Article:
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This year’s Rock River walleye run could see delay

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staff, Gazette
April 1, 2013

— Every year, anticipation for the walleye run on the Rock River draws anglers to the river’s banks and dam tail waters.

This year, however, anglers could see a delay in the annual rite of spring.

Gazette outdoor columnist Ted Peck has been keeping a fishing diary since 1976. It includes 25 years’ worth of observations on spawning activity of Rock River walleyes.

Peck said that in 18 of those years, the peak of the spawn was within 48 hours of April 1—that’s today.

Last year was one of the exceptions. Water warmed to spawning temperature—48 degrees—in early March, but the females’ eggs simply weren’t ready. The result, Peck said, was a disorganized spawning run.

This year is another anomaly that Peck can’t explain.

Peck said the moon’s phase plays a significant role if water temperatures and egg development are on track. This year, water temperatures in the Rock were in the low 30s at the March 27 full moon.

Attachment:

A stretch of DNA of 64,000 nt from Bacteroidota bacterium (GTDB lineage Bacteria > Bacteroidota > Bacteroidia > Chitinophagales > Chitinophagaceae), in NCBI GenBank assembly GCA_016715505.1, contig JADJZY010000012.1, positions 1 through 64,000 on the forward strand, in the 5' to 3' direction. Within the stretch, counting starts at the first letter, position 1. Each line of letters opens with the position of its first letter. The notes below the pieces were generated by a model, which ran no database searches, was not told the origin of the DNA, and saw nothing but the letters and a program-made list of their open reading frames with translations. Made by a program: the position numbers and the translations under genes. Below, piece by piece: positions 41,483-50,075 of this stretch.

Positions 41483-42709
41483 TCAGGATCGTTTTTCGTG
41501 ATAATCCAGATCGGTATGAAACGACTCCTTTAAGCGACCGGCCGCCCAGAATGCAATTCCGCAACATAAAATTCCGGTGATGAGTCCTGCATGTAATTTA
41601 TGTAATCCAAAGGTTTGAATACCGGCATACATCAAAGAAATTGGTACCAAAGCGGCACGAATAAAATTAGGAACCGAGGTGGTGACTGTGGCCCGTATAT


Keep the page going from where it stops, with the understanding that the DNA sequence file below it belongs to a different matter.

If water temperatures were in the mid-40s now, the spawning run would be at its peak, he said. But temperatures aren’t there, yet.

Male walleyes are ready to go, but cold water has precluded the urge to swim upstream to seek out females. Instead, he said, males and females are still in deep-water wintering holes several miles downstream from traditional spawning areas.

His prediction for angling success?

The next significant moon phase is the new moon Wednesday, April 10. Water temperatures will warm between now and then—maybe not to 48, but at least to 45 degrees.

“All things being relative, they will spawn in 45 degree water if temperatures don’t warm to 48, simply because the eggs will be developed,” Peck said. “As noted, the males are ready to go already.”

That means the peak spawning run could still be a week away, he said, adding that spawning activity takes place at night over a rocky rubble bottom with slightly less than moderate current.



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